NEW YORK (TheStreet) -- Shares of Citigroup (C) are down 8% this year through Thursday's close, setting up a golden opportunity for investors, according to Bank of America Merrill Lynch analyst Erika Najarian.
Citigroup's shares closed at $48.25 Thursday, trading for 0.9 times their reported Dec. 31 tangible book value of $55.38, and for 8.4 times the consensus 2015 earnings estimate of $5.76 a share, among analysts polled by Thomson Reuters. The consensus 2014 EPS estimate is $5.01.
That's among the cheapest forward price-to-earnings ratios for all U.S. bank stocks, and Citigroup is the only large-cap bank trading below tangible book value.
The nation's largest banks trade at significant discounts to regional banks and to the S&P 500 ^GSPC, and there is good reason for this, because the big banks face much greater regulatory scrutiny, have higher capital requirements, and in many cases are continuing to clean up legacy messes left over from U.S. the housing crisis.
But Citi is the cheapest in part because of its unique international flavor. During 2013, 56% of the company's adjusted revenue and 62% of its adjusted net income came from outside North America.
This has led to some painful recent action during broad market declines springing from economic reports showing slowing manufacturing growth in the United States and China, as well as the concern over capital flight from emerging market economies.
In a note to clients on Friday, Najarian reiterated her "buy" rating for Citigroup, with a $65 price objective, writing in a note to clients, "we believe the pullback in the stock has created an especially compelling entry point for investors."
In addition to the emerging markets concern, Najarian believes Citi's relatively weak fourth-quarter performance "undermined the market's confidence in C's ability to achieve its '15 targets," which include a return on tangible common equity (ROTCE) of 10% and a return on average assets (ROA) ranging from 0.90% to 1.10%.
"We believe bank stocks deserve to trade below tangible book if: 1) balance sheet risk threatens TBV; or 2) it can't earn its cost of capital. We think C will disprove these worries over the next 12 months," Najarian wrote.
Her view stands in sharp contrast to Rafferty Capital Markets analyst Richard Bove, who on Jan. 29 cut his rating for Citigroup all the way to a "sell" from a "buy," while lowering his price target for the shares to $44.50 from $57.00. Bove in a client note wrote that the basis for his previous "buy" recommendation was the discount to book value. "I no longer believe that Citigroup's book value can be trusted," he wrote.
Bove last week went on to write, "The issues arising in a number of foreign nations suggest that loan quality at Citigroup may erode. The bank was the only one I follow that showed weaker loan quality in the fourth quarter and the problems here may accelerate."
"When a currency problem arises in multiple countries worldwide that forces dramatic changes in interest rates and banks suffer. Business in those countries weakens. Citigroup is the only U.S. based bank that is vulnerable to those trends," Bove added.
Najarian believes investors' concern over Citi's emerging-markets risk is "overdone."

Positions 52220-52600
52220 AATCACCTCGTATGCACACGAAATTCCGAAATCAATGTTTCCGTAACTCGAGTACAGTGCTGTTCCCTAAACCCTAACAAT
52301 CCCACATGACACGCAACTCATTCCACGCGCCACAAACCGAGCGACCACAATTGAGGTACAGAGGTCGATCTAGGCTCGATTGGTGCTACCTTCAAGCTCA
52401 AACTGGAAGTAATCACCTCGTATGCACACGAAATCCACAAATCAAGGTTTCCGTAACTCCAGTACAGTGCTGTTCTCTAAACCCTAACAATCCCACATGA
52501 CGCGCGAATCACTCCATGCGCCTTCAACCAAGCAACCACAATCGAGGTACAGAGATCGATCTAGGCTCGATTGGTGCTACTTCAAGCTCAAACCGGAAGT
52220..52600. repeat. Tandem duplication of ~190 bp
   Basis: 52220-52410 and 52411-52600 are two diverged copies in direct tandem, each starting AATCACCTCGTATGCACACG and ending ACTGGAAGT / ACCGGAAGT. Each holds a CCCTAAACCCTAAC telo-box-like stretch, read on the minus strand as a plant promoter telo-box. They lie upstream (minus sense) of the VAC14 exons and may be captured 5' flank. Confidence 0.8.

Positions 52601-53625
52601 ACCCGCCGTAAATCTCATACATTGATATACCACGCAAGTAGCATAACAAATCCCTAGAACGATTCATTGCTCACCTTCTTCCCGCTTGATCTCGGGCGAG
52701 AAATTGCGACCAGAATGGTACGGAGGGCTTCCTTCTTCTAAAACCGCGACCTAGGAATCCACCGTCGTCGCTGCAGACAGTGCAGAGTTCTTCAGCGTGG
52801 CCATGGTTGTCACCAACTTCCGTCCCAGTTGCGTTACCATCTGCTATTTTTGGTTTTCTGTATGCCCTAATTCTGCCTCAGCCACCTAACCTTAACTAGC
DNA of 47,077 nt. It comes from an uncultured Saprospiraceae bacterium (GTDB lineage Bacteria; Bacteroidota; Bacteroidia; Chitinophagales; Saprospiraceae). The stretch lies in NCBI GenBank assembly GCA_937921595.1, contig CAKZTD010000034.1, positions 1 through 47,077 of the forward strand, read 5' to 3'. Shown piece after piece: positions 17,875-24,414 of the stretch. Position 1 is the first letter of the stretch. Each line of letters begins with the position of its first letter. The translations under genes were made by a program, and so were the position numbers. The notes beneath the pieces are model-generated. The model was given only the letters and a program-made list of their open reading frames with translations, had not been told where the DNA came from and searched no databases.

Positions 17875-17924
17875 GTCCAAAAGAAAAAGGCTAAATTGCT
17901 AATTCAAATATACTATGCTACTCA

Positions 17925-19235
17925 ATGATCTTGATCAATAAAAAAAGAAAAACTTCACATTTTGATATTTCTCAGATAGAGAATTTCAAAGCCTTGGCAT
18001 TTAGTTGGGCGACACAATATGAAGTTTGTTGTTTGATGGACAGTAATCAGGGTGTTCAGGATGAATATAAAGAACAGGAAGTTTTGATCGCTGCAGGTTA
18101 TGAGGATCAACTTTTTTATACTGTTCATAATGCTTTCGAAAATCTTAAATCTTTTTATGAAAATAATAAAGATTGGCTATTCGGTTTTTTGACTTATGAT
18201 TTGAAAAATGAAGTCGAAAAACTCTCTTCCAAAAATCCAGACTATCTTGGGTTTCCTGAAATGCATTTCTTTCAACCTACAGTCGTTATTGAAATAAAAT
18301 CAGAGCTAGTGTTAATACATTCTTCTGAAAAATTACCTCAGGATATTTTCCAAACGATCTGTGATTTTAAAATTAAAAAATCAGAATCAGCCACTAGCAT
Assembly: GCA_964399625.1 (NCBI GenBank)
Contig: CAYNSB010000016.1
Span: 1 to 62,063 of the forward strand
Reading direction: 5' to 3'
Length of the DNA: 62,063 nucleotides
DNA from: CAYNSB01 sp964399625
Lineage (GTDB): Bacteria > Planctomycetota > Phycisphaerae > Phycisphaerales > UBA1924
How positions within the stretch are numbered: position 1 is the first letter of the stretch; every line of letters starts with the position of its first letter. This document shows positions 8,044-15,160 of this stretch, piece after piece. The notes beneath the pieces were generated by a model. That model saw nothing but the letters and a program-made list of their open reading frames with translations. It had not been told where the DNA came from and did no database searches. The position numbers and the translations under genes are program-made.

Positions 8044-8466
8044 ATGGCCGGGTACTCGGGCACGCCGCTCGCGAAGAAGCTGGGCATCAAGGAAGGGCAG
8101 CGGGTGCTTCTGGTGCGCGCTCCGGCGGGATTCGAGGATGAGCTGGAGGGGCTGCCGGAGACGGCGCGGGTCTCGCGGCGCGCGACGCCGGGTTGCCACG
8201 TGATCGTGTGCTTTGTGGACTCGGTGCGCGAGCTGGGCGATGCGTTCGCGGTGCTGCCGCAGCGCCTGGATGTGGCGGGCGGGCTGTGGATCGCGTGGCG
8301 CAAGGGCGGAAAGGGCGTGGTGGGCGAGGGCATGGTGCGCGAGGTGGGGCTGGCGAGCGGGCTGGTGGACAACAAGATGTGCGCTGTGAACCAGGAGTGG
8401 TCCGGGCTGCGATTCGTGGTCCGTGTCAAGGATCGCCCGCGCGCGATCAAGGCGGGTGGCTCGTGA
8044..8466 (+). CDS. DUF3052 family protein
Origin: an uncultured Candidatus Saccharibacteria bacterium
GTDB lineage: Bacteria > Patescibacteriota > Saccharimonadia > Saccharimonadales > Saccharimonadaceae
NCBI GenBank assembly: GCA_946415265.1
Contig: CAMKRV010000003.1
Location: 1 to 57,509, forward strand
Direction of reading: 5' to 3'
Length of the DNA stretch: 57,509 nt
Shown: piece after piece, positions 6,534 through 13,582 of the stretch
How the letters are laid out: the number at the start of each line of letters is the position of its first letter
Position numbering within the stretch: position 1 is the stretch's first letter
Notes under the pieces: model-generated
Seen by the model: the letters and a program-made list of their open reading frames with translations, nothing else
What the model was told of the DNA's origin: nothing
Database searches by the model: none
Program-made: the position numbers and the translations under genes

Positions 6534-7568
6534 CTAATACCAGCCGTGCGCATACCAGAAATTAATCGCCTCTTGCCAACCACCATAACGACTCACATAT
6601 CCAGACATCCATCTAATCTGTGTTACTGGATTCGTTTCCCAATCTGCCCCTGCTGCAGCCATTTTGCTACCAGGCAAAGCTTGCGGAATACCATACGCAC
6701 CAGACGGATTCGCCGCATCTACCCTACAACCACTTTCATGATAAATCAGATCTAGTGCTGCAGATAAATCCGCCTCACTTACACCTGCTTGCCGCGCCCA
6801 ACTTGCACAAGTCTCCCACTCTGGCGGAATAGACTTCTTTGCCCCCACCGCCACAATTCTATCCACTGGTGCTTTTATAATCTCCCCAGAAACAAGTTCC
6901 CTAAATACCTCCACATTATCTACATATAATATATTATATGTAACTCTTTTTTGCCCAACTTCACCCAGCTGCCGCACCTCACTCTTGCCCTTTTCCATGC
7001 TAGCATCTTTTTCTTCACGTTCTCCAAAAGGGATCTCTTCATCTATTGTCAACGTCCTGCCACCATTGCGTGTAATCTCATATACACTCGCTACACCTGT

"Based on our analysis, if Mexico, Korea, Hong Kong, and India (C's largest countries of concentration where trailing GDP has declined) post peak losses all at once - an unlikely scenario - we project a 7% hit to EPS while TBV would still grow 11% [year-over-year]."
Bank of America Merrill Lynch estimates Citigroup will earn $5.02 a share this year, with EPS growing to $5.73 during 2015. Both of those figures are close to the consensus estimates. But Najarian is out in front with a 2016 EPS estimate of $6.49, compared to the consensus EPS estimate of $6.24.
A big driver for Citigroup's EPS growth is expected to be an increased deployment of excess capital, mainly through share buybacks, as the continued wind-down of the noncore Citi Holdings subsidiaries frees up capital and helps the company recapture deferred tax asset valuation allowances (DTA).
Following the last annual round of Federal Reserve stress tests, Citigroup in March of last year announced it had received regulatory approval to buy back up to $1.4 billion in common shares from the second quarter of 2013 through the first quarter of 2014. Najarian didn't predict how much capital deployment Citi would announce after this year's stress tests are completed, but wrote, "While we don't expect C to return as much absolute capital as large-cap peers this year, we still think the March stress test results will be a positive catalyst."
Evercore Partners analyst Andrew Marquardt in a client note on Thursday estimated Citigroup would receive Fed approval for $3.443 billion common-stock buybacks from the second quarter of 2014 through the first quarter of 2015.
Citigroup's shares rose 2.5% on Thursday, when most bank stocks were lifted, following an upbeat weekly unemployment claims report from the Department of Labor. Citi's shares in the first minutes of trading on Friday were up 1.% to $49.15, after the Labor Department said the unemployment rate for January declined to 6.6% from 6.7% in December, and that the U.S. labor participation rate increased during January. That last development is very important, following the significant labor-force contraction of 2013.
This table shows the performance of Citigroup's stock against the KBW Bank Index (I:BKX) and the S&P 500
data by YCharts